Over 1,000 colleges and universities are turning to a data-driven match-maker to help pair students with the right jobs—and to tweak course offerings to meet employer needs.
More than ever, colleges are being judged by the kinds of jobs their students land after graduation…and whether or not they land them.
In a rapidly changing global economy, however, preparing students for tomorrow’s jobs is no easy task. To meet that challenge, schools are increasingly turning to technology to help identify needed skill sets and tailor their curricula to an evolving marketplace.
“Universities and colleges are really trying to keep up with what employers need,” said Trudy Steinfeld, assistant vice president and executive director of the Wasserman Center for Career Development at New York University. “Not everybody is going to go on to graduate school or pursue an academic track. Most people are going to work and they have to have the skills that employers are seeking.”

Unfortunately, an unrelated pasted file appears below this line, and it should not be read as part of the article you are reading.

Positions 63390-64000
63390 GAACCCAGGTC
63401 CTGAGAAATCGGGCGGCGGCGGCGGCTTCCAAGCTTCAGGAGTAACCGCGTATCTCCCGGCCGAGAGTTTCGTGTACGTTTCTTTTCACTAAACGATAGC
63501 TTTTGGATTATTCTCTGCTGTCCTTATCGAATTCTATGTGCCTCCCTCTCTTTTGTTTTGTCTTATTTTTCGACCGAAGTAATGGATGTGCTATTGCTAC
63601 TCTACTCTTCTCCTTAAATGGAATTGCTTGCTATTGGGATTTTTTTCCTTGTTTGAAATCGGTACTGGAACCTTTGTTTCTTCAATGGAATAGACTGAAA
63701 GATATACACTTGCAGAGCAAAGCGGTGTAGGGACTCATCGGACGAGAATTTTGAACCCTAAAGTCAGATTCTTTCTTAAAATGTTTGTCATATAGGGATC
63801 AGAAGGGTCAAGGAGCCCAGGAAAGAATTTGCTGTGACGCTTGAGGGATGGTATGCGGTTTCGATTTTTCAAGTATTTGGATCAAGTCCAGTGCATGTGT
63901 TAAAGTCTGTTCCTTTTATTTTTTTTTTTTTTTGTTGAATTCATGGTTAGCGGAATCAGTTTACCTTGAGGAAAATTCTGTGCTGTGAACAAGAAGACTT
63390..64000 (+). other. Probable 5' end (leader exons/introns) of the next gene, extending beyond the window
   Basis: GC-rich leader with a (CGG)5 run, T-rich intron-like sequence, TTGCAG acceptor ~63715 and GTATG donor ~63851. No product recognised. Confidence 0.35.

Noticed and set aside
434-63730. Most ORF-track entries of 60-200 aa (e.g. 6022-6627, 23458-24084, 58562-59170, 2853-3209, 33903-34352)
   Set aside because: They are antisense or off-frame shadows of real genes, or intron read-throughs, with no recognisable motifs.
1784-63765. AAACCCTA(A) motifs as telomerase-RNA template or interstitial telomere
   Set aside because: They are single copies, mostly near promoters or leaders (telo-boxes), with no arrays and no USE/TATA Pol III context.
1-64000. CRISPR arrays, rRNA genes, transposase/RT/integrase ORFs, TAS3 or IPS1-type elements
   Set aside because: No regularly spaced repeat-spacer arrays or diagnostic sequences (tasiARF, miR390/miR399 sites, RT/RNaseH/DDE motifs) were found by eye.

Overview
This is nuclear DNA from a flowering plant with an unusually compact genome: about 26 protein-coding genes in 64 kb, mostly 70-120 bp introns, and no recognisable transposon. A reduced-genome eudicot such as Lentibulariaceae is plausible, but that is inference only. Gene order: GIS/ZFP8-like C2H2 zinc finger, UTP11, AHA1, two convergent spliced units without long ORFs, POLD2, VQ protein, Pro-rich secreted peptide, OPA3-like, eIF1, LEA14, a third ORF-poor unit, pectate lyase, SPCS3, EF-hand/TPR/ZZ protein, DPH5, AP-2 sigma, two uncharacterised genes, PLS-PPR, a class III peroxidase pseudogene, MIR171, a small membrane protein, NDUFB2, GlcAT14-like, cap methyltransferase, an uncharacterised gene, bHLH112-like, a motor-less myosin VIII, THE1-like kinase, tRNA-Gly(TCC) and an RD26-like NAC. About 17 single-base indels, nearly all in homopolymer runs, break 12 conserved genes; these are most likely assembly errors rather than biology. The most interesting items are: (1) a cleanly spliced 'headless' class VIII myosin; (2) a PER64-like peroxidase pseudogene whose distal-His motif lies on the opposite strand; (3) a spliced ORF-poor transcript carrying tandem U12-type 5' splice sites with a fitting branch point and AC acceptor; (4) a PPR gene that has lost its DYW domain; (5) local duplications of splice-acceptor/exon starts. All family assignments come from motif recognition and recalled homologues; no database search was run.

(Next page: Using a data-driven career match-maker)
Making a match
As part of its efforts to place students with employers, the Wasserman Center uses Symplicity’s Career Services Manager, a data-driven software solution that acts as a kind of match-maker, marrying the needs of employers to the skill sets of particular students.
“We are working to use technology—both cognitive analysis and predictive analysis—to identify what the jobs are and their underlying requirements,” explained Bill Gerety, CEO of Symplicity, whose products are in about 1,500 higher ed institutions. “We want to simplify a process for putting the right person and the right skills in the right job.”
To be effective, the system relies on data—lots of data—from both employers and schools. With student permission, schools can analyze student skills and goals against corresponding data from prospective employers.